Zika epidemic on US doorstep spurs vaccine hunt

The rapid spread of the zika virus across the Americas has spurred research bodies and pharmaceutical companies to start the hunt for a cure, but the financial incentive and likely length of time for a vaccine to be developed are unclear.

Cases of the virus, which has appeared in countries across the Americas and the Caribbean, have already been reported among travelers returning to the U.S. An article in The Lancet medical journal this month warned that in wetter and warmer parts of the U.S., mosquitoes could carry the virus from infected travelers and spread it to other people.

According to researchers led by Kamran Khan of St. Michael's Hospital, Toronto, about 200 million Americans — more than 60 percent of the U.S. population — live in areas of the country where mosquitoes could spread zika during warmer months. A further 22.7 million people live in humid, subtropical parts of the country, including southern Texas and Florida, which might support the spread of zika all year around.

That, coupled with reports of a correlation between zika and birth defects and still-fresh memories of the recent ebola epidemic have spurred the Brazilian and U.S. governments to commit to working together to find a vaccine.

Zika virus are spread by the bite of an infected Aedes mosquito.
UIG | Getty Images
Zika virus are spread by the bite of an infected Aedes mosquito.

Places with confirmed indigenous zika cases:

Barbados, Bolivia, Brazil, Cape Verde, Colombia, Dominican Republic, Ecuador, El Salvador, French Guiana, Guatemala, Guadeloupe, Guyana, Haiti, Honduras, Martinique, Mexico, Panama, Paraguay, Puerto Rico, Saint Martin, Samoa, Suriname, Venezuela.

"There have been no reported attempts to make a vaccine for Zika virus to date. However, the sudden increase in incidence and the very real likelihood of further spread will focus attention on this problem and it is likely that work will begin on a vaccine," Andrew Easton, a professor of life sciences at England's University of Warwick, told CNBC via email on Wednesday.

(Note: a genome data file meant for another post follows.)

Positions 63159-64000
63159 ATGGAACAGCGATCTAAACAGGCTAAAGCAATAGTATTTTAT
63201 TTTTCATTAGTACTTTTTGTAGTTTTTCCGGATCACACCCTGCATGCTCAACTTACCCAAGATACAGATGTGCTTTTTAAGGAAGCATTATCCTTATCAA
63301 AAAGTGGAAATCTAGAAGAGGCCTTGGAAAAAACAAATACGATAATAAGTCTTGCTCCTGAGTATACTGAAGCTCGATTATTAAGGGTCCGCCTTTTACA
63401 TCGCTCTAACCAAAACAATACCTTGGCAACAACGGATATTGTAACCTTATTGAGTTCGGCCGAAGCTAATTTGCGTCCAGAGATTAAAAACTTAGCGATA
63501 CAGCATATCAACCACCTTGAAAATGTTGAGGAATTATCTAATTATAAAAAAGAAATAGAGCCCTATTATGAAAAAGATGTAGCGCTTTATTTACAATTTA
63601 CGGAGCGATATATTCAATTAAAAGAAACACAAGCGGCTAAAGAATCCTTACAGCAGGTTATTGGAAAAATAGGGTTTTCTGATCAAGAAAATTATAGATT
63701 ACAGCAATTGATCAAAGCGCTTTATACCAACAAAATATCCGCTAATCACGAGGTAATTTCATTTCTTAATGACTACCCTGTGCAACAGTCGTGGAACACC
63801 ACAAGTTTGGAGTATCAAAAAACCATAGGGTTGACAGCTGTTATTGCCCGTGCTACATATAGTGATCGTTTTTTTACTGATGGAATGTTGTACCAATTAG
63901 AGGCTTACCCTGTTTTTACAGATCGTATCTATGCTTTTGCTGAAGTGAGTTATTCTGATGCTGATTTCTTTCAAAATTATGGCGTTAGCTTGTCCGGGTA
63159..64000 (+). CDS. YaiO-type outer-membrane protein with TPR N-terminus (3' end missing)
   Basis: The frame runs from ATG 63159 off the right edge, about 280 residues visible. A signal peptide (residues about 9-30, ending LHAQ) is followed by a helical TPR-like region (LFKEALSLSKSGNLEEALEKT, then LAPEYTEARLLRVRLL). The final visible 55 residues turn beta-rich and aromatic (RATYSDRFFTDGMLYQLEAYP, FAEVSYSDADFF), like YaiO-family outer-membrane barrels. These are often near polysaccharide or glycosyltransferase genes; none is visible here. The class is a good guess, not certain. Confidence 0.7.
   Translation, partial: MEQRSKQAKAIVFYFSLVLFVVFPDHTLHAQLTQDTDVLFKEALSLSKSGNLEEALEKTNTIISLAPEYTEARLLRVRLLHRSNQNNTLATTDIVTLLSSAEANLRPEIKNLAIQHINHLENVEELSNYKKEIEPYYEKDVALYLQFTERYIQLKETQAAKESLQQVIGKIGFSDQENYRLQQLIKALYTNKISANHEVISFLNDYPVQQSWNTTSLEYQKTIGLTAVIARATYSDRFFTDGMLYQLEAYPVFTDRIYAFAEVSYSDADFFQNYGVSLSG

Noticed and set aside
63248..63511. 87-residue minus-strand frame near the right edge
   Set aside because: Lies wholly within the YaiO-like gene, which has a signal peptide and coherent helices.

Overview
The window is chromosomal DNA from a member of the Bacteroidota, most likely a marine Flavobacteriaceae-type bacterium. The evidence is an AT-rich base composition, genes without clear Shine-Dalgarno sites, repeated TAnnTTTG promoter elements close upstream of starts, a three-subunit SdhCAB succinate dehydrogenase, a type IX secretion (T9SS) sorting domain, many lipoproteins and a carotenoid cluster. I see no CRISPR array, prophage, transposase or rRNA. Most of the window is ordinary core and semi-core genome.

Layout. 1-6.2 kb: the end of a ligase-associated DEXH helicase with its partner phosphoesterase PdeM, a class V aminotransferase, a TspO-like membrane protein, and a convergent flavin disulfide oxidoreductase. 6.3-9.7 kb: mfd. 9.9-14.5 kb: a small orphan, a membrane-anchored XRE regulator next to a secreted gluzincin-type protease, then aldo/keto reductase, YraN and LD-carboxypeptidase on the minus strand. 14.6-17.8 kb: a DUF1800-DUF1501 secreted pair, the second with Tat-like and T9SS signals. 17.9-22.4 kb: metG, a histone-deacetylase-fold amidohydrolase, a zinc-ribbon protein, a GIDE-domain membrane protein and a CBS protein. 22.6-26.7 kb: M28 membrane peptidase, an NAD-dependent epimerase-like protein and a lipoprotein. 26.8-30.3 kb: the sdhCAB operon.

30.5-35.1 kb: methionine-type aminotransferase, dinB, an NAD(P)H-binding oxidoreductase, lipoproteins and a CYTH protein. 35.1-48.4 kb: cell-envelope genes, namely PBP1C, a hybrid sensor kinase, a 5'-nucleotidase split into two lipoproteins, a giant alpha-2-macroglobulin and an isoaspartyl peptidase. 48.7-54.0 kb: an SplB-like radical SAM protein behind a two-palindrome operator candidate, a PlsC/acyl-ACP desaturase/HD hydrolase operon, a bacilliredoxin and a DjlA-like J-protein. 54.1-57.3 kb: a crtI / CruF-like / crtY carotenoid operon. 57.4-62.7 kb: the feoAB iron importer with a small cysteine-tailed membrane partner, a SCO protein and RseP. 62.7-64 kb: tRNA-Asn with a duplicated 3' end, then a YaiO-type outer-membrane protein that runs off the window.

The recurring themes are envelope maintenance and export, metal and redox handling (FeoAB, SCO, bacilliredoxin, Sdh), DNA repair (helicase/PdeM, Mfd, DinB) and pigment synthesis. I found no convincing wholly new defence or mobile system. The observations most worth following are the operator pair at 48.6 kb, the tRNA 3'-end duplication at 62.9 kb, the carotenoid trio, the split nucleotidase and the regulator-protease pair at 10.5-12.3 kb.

The World Health Organization will hold an emergency meeting to discuss the Zika epidemic on Monday, Reuters has reported.

The director-general of the organization said the outbreak had reached "alarming proportions" and that 3-4 million cases were expected, according to the news agency.

A study is due to be published establishing correlation in time and place between zika and birth defects, but not yet causation.

'Record time' for vaccine?

Work on a cure or preventive vaccine will build on the work Brazil and the U.S. have already done together on eradicating another mosquito-borne disease: Dengue fever.

No dengue vaccine is yet available, but the Brazilian minister of health, Marcelo Castro, has said he hopes a zika vaccine will be easier to develop than dengue as it has fewer biological variations.

The minister aims for a vaccination to be available in "record time" — but experts suggest that could be years away rather than months.

The director of the Butantan Institute, a Brazilian research body that is working on finding a vaccine, has warned that it will probably take three to five years, according to an Associated Press report.

What financial incentives?

Investment in tropical diseases has been patchy over the years due to the uncertain commercial prospects. However, the ebola epidemic has highlighted how important it is for governments to encourage research and development on new diseases on a systemic basis, rather than as an ad-hoc response to outbreaks.

Some pharmaceutical giants have expressed interest in working on a zika vaccine, but have not yet fully committed.

"At this stage it is too early to be able to assess the possible market for a vaccine that may make the prospect interesting for a commercial organization. Most vaccines have been underwritten by governments because of the huge cost implications with uncertainty about a successful outcome," Easton told CNBC.

Nasdaq-listed Inovio Pharmaceuticals said last Friday that it would work with South Korea's GeneOne Life Science on a vaccine to treat and prevent zika. The two companies have a history of collaborating on vaccines against major emerging diseases, including ebola and MERS.

Then on Monday, GlaxoSmithKline said it was considering working on a vaccine, but warned that development typically took 10 to 15 years. Sanofi is also exploring developing a vaccine, according to Reuters.

However, U.S.-based Merck and Japan's Takeda Pharmaceutical Company, both of which are working on dengue vaccines, do not have plans to tackle the emerging epidemic, according to Reuters.

"The generation, testing and subsequent introduction of a vaccine on a large scale is an extremely expensive process that can cost huge sums, in the region of hundreds of millions of dollars if not into the billion-dollar range," Easton told CNBC.

"A huge proportion of that cost is the necessary safety and efficacy testing that is required before licencing. Production is a potential issue depending on the scale required and the details of the process of manufacture — again all unknowns for this virus."